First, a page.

African Physics Newsletter

First Mediterranean Conference on Higgs Physics in Tangier, Morocco

 More than 100 physicists, among which many young Moroccan scientists, gathered to discuss the Higgs physics developments after its discovery.

The discovery of the Higgs boson completes the Standard Model (SM), a very successful theory describing particles of visible matter and their interactions. Experimental observations and open theoretical questions compel us to seek out physics “Beyond the Standard Model” (BSM) at the TeV scale, and the Higgs boson provides us with a potential portal to new physics. A few BSM models have been proposed such as new massive particles which may couple to the SM Higgs boson, producing exotic decays of the SM Higgs boson or enhancements to the production of the SM Higgs boson.

The First Mediterranean Conference on Higgs Physics (MCHP) was held in Tangier (Morocco) from 23 - 26 September 2019. MHCP offered the opportunity to about 123 participants developing theory and experiment from all over the world to meet, discuss and review the landscape of Higgs Physics for exploring the ongoing efforts and to set future roadmaps for collaboration.

Discussion about all the Higgs physics

MCHP intends to foster discussion across all fields relevant to Higgs phenomenology, such as various extended Higgs sectors, super-symmetric models, exotic particles, dark matter, model building, flavour physics and neutrino masses, Large Hadron Collider (LHC) results and High Energy physics tools. Thus, MCHP brings together experts from the theoretical and experimental communities for a joint brainstorming on the status of this phenomenology, to identify areas for improvements, as well as to address a variety of open fundamental questions in particle physics,astrophysics and cosmology.

Throughout the conference, ATLAS and CMS experiments presented impressive results of searches for new phenomena, setting boundaries to where the new physics might still exist. These limits severely constrain models for physics beyond the SM including possible candidates for dark matter and searches for supersymmetric particles. The mass of the Higgs boson was not predicted by the SM, but it has been measured by the ATLAS and CMS collaborations to be 125 ± 0.21(stat) ± 0.11(syst) GeV.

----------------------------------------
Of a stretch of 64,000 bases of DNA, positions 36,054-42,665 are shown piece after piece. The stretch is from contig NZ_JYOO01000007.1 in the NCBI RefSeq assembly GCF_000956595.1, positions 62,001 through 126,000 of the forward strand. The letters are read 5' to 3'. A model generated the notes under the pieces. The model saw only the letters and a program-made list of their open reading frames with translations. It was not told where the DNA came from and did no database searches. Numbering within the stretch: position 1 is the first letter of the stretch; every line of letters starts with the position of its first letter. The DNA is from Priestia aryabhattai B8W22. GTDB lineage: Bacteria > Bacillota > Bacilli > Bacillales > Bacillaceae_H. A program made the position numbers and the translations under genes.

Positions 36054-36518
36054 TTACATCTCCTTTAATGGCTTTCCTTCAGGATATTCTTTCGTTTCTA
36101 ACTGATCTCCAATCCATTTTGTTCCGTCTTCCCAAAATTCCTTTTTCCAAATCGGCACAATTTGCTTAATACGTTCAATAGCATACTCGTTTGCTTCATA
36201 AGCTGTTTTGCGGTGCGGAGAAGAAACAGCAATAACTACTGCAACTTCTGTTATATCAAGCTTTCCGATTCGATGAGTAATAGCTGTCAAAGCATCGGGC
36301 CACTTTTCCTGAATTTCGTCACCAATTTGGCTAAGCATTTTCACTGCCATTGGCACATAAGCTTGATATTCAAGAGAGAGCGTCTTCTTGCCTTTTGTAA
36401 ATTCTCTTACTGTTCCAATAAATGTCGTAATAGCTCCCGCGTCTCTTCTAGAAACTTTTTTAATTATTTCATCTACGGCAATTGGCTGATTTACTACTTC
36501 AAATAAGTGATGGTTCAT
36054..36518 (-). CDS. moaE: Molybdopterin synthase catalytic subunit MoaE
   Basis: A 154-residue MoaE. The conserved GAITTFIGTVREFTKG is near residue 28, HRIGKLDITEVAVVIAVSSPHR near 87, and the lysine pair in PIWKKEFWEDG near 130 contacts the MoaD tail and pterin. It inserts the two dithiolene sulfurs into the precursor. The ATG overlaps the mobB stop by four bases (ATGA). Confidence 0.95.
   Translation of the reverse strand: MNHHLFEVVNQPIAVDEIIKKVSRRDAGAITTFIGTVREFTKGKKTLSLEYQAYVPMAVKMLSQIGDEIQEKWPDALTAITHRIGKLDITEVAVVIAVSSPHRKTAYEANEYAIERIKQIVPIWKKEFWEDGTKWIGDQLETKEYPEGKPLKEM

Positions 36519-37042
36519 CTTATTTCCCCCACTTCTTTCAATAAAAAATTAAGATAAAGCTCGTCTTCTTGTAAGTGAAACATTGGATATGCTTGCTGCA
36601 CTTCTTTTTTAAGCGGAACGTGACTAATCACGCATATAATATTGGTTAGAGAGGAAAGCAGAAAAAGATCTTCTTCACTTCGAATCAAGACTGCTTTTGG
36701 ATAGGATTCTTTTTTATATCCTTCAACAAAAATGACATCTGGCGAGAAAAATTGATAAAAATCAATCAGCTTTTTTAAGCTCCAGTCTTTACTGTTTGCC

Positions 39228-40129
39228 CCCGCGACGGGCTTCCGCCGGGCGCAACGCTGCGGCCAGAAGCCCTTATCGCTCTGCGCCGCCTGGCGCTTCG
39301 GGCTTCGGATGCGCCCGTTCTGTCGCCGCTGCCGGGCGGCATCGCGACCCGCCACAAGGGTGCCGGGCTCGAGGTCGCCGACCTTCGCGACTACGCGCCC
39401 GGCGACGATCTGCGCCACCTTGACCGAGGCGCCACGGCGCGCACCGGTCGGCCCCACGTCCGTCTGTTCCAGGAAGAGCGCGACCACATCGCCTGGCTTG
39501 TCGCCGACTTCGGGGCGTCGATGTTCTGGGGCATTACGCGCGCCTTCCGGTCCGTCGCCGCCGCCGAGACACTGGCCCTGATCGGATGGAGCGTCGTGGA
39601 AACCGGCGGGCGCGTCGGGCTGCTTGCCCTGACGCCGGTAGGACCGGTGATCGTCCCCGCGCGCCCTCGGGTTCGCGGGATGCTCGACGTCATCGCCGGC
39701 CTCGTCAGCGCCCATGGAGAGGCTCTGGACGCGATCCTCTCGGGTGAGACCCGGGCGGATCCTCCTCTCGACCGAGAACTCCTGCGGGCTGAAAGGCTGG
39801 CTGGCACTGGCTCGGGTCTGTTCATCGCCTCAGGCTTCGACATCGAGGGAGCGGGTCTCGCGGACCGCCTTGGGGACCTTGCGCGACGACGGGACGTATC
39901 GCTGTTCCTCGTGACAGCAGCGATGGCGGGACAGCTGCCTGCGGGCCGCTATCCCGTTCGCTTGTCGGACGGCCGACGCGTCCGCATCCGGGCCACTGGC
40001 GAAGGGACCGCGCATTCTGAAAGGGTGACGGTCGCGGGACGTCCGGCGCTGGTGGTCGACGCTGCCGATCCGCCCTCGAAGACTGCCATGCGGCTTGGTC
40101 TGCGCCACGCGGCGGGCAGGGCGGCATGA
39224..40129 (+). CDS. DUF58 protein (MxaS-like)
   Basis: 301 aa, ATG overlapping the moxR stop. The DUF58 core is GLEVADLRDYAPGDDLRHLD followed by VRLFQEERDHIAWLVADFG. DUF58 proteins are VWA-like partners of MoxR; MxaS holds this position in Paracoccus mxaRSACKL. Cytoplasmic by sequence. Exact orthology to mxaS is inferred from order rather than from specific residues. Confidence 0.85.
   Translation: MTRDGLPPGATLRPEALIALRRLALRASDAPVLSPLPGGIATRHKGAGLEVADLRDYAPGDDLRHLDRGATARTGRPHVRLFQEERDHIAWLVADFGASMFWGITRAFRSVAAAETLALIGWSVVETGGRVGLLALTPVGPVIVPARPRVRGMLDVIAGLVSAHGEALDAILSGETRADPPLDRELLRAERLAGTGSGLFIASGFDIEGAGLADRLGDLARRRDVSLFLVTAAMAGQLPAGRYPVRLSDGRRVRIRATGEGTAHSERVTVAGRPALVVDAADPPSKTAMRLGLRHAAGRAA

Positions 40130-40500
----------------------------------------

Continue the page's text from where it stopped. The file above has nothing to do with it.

Predictable physics, and unknown particles

Given this mass, all production cross sections, couplings to other SM particles, and decay rates of the Higgs boson are predicted by the SM. All the measurements so far have confirmed that the particle is indeed the Higgs boson predicted by the SM.

Moreover, the ATLAS and CMS collaborations examined the possibility that the SM Higgs boson may be undergoing “invisible” decays to new particles, such as dark matter candidate particles, which escape detection in the ATLAS and CMS detectors.

Interaction between Moroccan young physicists and experts

The Higgs self-interactions play a crucial role in exploring the underlying mechanisms of electroweak symmetry breaking (EWSB), so that it is one of the most important targets for experimentalists to measure at colliders. Results for the measurements of the strengths of the Higgs boson self-interactions and their comparison to SM predictions are also addressed to verify the EWSB of the SM. One of the greatest challenges for the future of LHC experiments is the measurement of the Higgs self-coupling.

The MCHP poster session provides the Moroccan young researchers with a unique opportunity to present and discuss their work with the experts on the field. Moreover, the social dinner is an opportunity for the MCHP participate to spend an exciting time enjoying the Moroccan culture.

A stressful but rewarfing organization

The organization of a conference is always a stressful adventure because of all the very small things and all the very important issues that have to be planned and managed. The sponsors and the participants all contributed to the success of the conference.

The organisers thanked the International Advisory Committee, in particular K.A. Assamagan, S. Heinemeyer, G. Moultaka and many others and sent very warm greetings A. Arhrib (Chair), F. Fassi (Co-chair), M. Chabab, L. Rahili, R. Benbrik , M. Gouighri and the rest of the national committee who worked intensively for months to manage the conference.

Farida Fassi (Mohammed V University in Rabat)

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This article has first been published in the African Physics Newsletter.


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